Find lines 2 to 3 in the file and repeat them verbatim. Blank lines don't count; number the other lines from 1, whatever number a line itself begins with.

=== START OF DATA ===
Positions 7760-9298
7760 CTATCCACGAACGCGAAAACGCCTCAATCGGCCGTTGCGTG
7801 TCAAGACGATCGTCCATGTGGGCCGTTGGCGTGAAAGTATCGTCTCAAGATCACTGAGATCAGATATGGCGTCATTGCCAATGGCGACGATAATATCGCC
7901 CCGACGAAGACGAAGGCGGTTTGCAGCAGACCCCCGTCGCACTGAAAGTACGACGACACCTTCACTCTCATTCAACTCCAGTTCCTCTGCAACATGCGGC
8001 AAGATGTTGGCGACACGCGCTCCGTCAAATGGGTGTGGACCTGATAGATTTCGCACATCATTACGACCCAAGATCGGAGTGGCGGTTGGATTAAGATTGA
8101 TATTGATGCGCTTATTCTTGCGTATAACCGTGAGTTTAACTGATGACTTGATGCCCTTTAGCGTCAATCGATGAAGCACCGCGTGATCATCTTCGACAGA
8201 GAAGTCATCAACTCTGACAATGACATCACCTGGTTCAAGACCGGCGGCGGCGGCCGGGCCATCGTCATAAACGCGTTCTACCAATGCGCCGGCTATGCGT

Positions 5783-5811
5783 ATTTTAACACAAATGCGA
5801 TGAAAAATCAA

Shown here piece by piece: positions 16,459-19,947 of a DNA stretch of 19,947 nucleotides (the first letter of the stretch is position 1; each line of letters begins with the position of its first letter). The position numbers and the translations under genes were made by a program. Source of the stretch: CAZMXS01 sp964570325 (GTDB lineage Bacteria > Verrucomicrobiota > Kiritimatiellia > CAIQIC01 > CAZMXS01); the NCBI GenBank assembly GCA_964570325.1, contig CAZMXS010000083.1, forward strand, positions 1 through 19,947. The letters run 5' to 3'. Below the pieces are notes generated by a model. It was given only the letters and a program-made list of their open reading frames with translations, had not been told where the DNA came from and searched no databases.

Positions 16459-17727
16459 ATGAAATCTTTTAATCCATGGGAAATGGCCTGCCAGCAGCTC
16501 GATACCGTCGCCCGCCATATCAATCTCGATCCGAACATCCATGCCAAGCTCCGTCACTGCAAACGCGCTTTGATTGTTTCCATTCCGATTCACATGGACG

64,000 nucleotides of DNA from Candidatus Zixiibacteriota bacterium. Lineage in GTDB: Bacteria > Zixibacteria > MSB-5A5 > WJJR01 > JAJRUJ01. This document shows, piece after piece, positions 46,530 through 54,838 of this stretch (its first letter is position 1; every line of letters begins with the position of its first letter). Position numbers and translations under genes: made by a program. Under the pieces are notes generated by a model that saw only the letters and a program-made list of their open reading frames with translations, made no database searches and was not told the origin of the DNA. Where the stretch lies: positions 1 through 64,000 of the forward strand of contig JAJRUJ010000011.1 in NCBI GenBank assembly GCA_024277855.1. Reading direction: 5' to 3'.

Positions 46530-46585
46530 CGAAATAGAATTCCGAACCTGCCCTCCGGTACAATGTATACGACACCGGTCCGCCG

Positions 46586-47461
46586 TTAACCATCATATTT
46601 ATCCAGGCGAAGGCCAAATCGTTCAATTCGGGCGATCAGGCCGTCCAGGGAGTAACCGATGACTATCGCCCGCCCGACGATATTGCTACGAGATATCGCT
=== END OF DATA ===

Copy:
7760 CTATCCACGAACGCGAAAACGCCTCAATCGGCCGTTGCGTG
7801 TCAAGACGATCGTCCATGTGGGCCGTTGGCGTGAAAGTATCGTCTCAAGATCACTGAGATCAGATATGGCGTCATTGCCAATGGCGACGATAATATCGCC